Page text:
I came to Oaxaca on a whim. A friend announced that she was taking a trip south (I live in northern California,) so I decided to tag along. I hadn’t been to the country since I was a kid, when my family took a cruise to Acapulco.

My knowledge of Mexico was spotty. Besides a smattering of Zapatista lore and typically tabloid news fare (maquiladoras, illegal migrants, narco-violence, etc,) my ideas about the country came from a book by Oliver Sacks, about Oaxaca’s biodiversity. He has a thing for ferns.

Oaxaca was also the site of phenomenal protests a few years ago. I heard about the unrest when an Indymedia reporter from New York City was fatally shot while covering it. The details eluded me — a teachers union, a corrupt governor, tear gas. I began to read a book on Mexican history. It was called Fire and Blood.

When I get to Oaxaca City, I land at the house of Antonio, Alex and Monique. Antonio, the friend of a friend of a friend, had a spare mattress in his living room. Antonio and Alex come from Barcelona. They chat together in Catalan but my Spanish is so bad, I can’t tell the difference.

Monique is a graduate student in anthropology. I’m told she’s doing fieldwork, but no one knows on what. She wakes up around noon and spends the afternoon drinking black coffee while typing at her computer, smoking cigarettes. Antonio comes down early in the morning and makes coffee in a cheap metal percolator. He chops up a clove of garlic that he pops in his mouth and slugs down with a glass of water. A true Mediterranean.

Alex is a graphic designer working for clients back in Spain. He has two enormous tattoos, one on each inner forearm, of skeletons in the style of the Day of the Dead. One plays a tiny guitar and sports of jaunty sombrero; the other wears a dainty dress and lady-like hat and appears to be doing a jig.

Between the three of my hosts, I receive several in-depth, pencil-drawn maps of the area with copious scribbled notes of street names, which change every three blocks, neighborhoods, the best coffee in town, and the best place for the anti-gripe juice that I see everyone drinking to keep away the flu during the rainy season. The beverage is sold in a plastic bag tied with a rubber band, a straw sticking out of the top.

Preoccupied by bleeding mosquito bites, I wander the town half-awake. It’s a two-story municipality in earth tones, dust and dirt, its center filled with old mission-style buildings, with arced roof tiles the color of adobe. Elaborate carved stone framed windows, all aged and decrepit. Perhaps its the chapter I’m reading on the early Spanish Empire but the city’s buildings give it the atmosphere of a long-abandoned empire where affluence and excess had once been commonplace, now only apparent in fragmentary remains. Everywhere you go are gargantuan wooden doors that look as if they once hid medieval treasures. They are now entrances to banal commercial operations — offices, a warehouse, a bank.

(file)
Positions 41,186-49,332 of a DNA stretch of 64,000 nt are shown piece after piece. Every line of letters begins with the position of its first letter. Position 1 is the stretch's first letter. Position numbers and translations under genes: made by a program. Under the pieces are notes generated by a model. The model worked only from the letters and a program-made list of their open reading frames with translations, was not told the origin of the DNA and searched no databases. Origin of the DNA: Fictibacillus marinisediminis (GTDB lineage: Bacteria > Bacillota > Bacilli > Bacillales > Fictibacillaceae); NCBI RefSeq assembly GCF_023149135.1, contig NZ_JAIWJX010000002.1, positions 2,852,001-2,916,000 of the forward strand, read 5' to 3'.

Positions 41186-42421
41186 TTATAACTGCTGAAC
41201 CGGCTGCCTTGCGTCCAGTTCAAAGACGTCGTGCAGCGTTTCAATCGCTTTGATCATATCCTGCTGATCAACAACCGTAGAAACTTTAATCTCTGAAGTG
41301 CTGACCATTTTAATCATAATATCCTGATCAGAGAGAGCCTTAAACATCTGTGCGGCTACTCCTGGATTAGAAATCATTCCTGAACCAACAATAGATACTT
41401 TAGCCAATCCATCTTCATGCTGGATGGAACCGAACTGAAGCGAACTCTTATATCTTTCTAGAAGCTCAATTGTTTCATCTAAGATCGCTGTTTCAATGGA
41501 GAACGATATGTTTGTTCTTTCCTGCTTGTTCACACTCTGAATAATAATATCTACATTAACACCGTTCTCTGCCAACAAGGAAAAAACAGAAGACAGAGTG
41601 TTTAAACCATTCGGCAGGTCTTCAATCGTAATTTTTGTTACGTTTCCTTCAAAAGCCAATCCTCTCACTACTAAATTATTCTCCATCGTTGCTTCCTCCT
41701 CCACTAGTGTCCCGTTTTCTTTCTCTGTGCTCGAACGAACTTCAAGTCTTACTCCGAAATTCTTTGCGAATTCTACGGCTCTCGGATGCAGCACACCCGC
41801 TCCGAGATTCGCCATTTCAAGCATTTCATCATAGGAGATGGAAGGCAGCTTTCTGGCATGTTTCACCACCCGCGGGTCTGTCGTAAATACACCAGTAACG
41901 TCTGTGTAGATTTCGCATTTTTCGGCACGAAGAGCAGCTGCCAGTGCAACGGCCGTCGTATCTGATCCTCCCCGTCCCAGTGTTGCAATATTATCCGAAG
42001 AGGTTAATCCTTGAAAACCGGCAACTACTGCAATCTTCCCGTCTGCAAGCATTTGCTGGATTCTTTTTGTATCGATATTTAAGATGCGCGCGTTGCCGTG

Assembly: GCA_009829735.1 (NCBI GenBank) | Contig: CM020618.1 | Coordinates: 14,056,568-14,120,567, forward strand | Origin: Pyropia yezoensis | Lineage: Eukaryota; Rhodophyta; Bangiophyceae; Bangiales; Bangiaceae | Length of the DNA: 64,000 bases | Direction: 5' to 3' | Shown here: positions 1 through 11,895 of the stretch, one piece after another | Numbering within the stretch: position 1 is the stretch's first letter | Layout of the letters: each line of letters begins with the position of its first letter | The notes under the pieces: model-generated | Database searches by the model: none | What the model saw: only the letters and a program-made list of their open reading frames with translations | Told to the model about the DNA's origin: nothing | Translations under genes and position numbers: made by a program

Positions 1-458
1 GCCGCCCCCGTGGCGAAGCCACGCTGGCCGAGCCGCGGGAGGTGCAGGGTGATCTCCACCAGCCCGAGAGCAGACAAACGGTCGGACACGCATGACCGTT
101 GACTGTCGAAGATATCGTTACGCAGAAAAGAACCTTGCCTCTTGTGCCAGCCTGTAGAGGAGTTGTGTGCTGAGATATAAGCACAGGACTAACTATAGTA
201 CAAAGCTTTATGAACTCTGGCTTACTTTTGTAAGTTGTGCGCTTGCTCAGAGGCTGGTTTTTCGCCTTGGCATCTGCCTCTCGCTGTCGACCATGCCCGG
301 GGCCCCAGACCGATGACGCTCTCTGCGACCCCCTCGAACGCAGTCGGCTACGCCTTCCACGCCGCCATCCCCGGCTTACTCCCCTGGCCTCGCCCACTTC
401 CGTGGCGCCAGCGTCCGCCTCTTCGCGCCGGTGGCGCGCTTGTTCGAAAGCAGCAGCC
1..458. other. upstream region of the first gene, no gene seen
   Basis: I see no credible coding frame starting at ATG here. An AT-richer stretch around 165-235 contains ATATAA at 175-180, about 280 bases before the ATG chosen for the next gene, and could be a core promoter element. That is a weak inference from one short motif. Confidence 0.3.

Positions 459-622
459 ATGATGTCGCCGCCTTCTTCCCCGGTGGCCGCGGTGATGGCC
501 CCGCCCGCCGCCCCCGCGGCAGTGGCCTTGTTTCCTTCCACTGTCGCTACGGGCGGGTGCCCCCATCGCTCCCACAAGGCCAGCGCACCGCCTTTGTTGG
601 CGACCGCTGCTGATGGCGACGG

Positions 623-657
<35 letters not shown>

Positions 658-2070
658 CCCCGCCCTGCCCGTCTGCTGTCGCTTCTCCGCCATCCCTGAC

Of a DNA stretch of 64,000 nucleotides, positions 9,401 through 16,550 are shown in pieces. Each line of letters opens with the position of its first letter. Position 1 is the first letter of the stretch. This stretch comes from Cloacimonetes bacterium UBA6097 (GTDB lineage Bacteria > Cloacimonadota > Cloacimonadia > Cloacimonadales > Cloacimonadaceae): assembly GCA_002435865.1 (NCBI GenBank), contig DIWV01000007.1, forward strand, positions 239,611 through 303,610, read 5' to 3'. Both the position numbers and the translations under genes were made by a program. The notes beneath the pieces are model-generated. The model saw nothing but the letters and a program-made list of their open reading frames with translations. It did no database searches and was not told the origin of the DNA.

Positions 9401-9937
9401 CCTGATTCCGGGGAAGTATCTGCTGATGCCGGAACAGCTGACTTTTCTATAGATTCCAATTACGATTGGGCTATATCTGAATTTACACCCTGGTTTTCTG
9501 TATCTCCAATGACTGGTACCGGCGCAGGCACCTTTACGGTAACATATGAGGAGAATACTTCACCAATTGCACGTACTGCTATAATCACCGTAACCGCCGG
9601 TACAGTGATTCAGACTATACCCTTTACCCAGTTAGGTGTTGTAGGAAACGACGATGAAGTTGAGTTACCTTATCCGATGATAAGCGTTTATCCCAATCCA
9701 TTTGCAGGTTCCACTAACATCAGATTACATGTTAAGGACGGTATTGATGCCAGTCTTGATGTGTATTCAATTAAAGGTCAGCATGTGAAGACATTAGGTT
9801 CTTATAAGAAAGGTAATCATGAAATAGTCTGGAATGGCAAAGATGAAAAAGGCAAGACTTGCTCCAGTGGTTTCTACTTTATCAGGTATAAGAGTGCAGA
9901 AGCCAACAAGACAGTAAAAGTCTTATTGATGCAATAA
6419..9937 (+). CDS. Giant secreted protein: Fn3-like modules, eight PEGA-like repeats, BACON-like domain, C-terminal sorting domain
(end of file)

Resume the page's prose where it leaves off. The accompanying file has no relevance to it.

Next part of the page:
Through activist friends back home, I got the email address of Andrea, a woman at a group called the CASA Collective that places visiting volunteers with local social organizations. I write her after I arrive and hope for the best. I haven’t been a tourist in years, and I’m not sure what to do with myself. I could wander around and take pictures, buy scarves, and eat local delicacies, which I do. But I feel like I should be doing more. When I hear back, Andrea tells me that she doesn’t have work for me right now.

Antonio works at a carpenters collective in a neighborhood far from of the center of town. I offer to help but he senses, rightly, that I probably don’t want to wake up at seven in the morning to drive out there. The language is also an issue. His English is good but not fluent and it’s clearly tiresome for him to speak in this foreign language for too long. My Spanish is minimal. I haven’t learned past tense yet. While most of the time this makes me sound dumb, it can also make it impossible to communicate.

Antonio tells me that work at the collective has slowed down since half of his compañeros went back to their villages to help with the summer maize harvest. “Mexico time,” he says with a somewhat resigned, somewhat appreciative smile. Everywhere I’ve ever been outside of North America, Europe and Japan has their “time.” “Latin time,” “Turkish time,” “Arab time,” even “Jewish time.” This other “time” always means somewhere between twenty minutes to three months after the appointed hour.

If we’re all allotted a certain amount of time in life — that we can never know exactly but which we can be certain is finite — then time is our most valuable natural resource, one to buy from and sell to others. Not so in the realm of this “other” time. In other words, life is not just another resource exchanged for money, goods and services. Time is not measured. It doesn’t tick away; rather, it melts like in a dream or flows like in a story. It doesn’t start out empty, ready to be filled with an activity. Rather, it seems, time is another word for life, which is naturally full of all the things we call life — family, love, labor, parties, music, food.

Anyway, I’m only in the country for a month. I decide to focus on Spanish. I’ll kill as many mosquitos as possible and wander around the city.

Photograph by Joanna Steinhardt